Double-Bottom and Double-Top

Learn how to identify these patterns and why they should be approached with caution

   

Technical analysis is full of patterns, most aptly named for the type of shape they make.

Below, I’ll describe two of the more common ones for you that are considered classic longer-term patterns.

Double-Bottom

A double-bottom occurs when prices form two distinct lows on a chart. A double-bottom is only complete, however, when prices rise above the high end of the point that formed the second low.

The double-bottom is a reversal pattern of a downward trend in a stock’s price. This formation marks a downtrend in the process of becoming an uptrend.

double bottom ex Double Bottom and Double Top

Double-bottoms are among the most common of the patterns. Because they seem to be so easy to identify, the double-bottom should be approached with caution by the investor.

As seen above, a double-bottom consists of two well-defined lows at approximately the same price level. Prices fall to a support level, rally and pull back up, then fall to the support level again before increasing.

The two lows should be distinct. According to technical analysis experts Robert D. Edwards and John Magee, the second bottom can be rounded while the first should be distinct and sharp. The pattern is complete when prices rise above the highest high in the formation. The highest high is called the confirmation point.

Traders should pay close attention to volume when analyzing a double-bottom.

Generally, volume in a double-bottom is usually higher on the left bottom than the right. Volume tends to be downward as the pattern forms. However, volume picks up as the pattern hits its lows.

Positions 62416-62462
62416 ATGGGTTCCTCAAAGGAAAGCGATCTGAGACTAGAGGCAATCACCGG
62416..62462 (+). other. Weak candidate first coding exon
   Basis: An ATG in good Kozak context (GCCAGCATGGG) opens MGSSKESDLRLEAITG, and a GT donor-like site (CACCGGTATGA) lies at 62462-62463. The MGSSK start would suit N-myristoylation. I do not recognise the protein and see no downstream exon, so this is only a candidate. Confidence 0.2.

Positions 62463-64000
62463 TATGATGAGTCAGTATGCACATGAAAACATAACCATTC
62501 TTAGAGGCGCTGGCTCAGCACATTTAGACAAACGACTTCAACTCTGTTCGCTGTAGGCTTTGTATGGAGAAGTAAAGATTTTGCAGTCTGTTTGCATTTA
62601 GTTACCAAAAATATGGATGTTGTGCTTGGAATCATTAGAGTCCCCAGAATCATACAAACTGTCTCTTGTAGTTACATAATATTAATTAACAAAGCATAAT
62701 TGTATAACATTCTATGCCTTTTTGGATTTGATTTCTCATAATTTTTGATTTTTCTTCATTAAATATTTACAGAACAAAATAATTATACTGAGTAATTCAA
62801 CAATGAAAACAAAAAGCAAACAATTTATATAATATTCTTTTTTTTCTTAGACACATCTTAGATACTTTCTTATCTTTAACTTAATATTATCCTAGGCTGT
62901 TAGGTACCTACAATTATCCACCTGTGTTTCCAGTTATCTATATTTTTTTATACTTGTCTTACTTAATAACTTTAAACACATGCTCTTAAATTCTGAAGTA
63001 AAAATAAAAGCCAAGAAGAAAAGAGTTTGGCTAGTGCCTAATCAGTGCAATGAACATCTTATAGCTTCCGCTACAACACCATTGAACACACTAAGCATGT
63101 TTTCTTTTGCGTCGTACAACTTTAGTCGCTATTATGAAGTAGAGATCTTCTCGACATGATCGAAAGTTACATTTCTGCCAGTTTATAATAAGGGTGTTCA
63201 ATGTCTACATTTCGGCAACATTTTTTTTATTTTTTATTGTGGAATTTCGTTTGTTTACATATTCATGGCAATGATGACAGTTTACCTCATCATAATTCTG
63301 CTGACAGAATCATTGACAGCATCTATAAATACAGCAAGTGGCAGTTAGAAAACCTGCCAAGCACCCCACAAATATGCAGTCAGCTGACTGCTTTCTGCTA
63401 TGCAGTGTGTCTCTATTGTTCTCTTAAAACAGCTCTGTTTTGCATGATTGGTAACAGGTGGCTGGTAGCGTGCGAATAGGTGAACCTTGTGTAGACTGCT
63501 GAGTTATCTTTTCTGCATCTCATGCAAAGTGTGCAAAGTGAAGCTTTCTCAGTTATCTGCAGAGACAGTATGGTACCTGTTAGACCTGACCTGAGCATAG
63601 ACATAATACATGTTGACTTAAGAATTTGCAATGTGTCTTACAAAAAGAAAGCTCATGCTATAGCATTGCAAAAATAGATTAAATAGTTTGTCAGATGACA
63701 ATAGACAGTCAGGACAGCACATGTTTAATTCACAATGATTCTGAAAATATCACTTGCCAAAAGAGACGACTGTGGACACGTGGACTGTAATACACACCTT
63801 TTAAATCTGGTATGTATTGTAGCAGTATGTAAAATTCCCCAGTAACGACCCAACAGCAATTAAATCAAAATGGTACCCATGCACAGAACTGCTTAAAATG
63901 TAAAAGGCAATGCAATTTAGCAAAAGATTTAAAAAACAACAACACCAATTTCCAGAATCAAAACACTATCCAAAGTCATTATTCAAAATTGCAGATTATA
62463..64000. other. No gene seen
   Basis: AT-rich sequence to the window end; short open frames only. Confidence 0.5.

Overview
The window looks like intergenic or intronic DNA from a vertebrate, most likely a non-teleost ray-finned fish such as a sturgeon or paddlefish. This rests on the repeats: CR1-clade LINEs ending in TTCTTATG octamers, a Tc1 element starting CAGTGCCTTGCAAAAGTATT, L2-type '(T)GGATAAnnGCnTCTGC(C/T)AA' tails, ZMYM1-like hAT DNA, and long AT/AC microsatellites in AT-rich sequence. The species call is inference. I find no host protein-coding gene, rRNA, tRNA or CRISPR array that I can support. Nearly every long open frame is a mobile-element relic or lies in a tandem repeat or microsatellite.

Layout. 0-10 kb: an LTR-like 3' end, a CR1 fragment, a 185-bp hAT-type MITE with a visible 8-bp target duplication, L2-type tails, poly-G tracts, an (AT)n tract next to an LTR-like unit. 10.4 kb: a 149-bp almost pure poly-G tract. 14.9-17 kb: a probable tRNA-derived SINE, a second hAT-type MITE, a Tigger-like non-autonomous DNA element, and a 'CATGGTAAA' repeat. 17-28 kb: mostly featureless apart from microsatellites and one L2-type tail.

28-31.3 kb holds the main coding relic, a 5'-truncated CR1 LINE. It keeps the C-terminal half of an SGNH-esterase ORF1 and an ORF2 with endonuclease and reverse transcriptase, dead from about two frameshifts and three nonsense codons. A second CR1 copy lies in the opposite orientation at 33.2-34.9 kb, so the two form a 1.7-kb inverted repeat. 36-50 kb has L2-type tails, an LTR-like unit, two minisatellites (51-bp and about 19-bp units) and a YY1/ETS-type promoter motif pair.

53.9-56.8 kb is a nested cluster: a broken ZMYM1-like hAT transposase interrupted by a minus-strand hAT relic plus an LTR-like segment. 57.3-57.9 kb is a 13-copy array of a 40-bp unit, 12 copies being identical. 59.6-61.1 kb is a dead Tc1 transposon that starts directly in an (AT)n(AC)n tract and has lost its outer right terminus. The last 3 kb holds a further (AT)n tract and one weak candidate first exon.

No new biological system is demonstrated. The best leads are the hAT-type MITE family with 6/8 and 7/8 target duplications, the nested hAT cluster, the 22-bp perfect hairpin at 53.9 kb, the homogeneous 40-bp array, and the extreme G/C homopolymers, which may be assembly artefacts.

Volume increases again when the pattern completes, breaking through the confirmation point.

Double-Top

A double-top occurs when prices form two distinct peaks on a chart. A double-top is only complete, however, when prices decline below the lowest low — the “valley floor” — of the pattern.

The double-top is a reversal pattern of an upward trend in a stock’s price. The double top marks an uptrend in the process of becoming a downtrend.

double top ex Double Bottom and Double Top

Sometimes called an “M” formation because of the pattern it creates on the chart, the double-top is one of the most frequently seen and common of the patterns. Because they seem to be so easy to identify, the double-top should be regarded very carefully.

As illustrated above, a double top consists of two well-defined, sharp peaks at approximately the same price level. A double-top occurs when prices are in an uptrend.

Prices rise to a resistance level, retreat, and return to the resistance level again before declining. The two tops should be distinct and sharp. The pattern is complete when prices decline below the lowest low in the formation. The lowest low is called the confirmation point.

A double-top often forms in active markets that are experiencing heavy trading. A stock’s price heads up rapidly on high volume. Demand falls off and the price falls, often remaining in a trough for weeks or months.

A second run-up in the price occurs, taking the price back up to the level achieved by the first top. This time volume is heavy, but not as heavy as during the first run-up. Stock prices fall back a second time, unable to pierce the resistance level.

These two sharp advances with relatively heavy volume have exhausted the buying power in the stock. Without that power behind it, the stock reverses its upward movement and falls into a downward trend.

Generally, trading volume in a double-top is usually higher on the left top than the right. Volume tends to dissipate as the pattern forms. However, it picks up as the pattern hits its peaks.

Volume increases again when the pattern completes, breaking through the confirmation point.


Article printed from InvestorPlace Media, http://investorplace.com/2009/04/double-bottom-and-double-top/.

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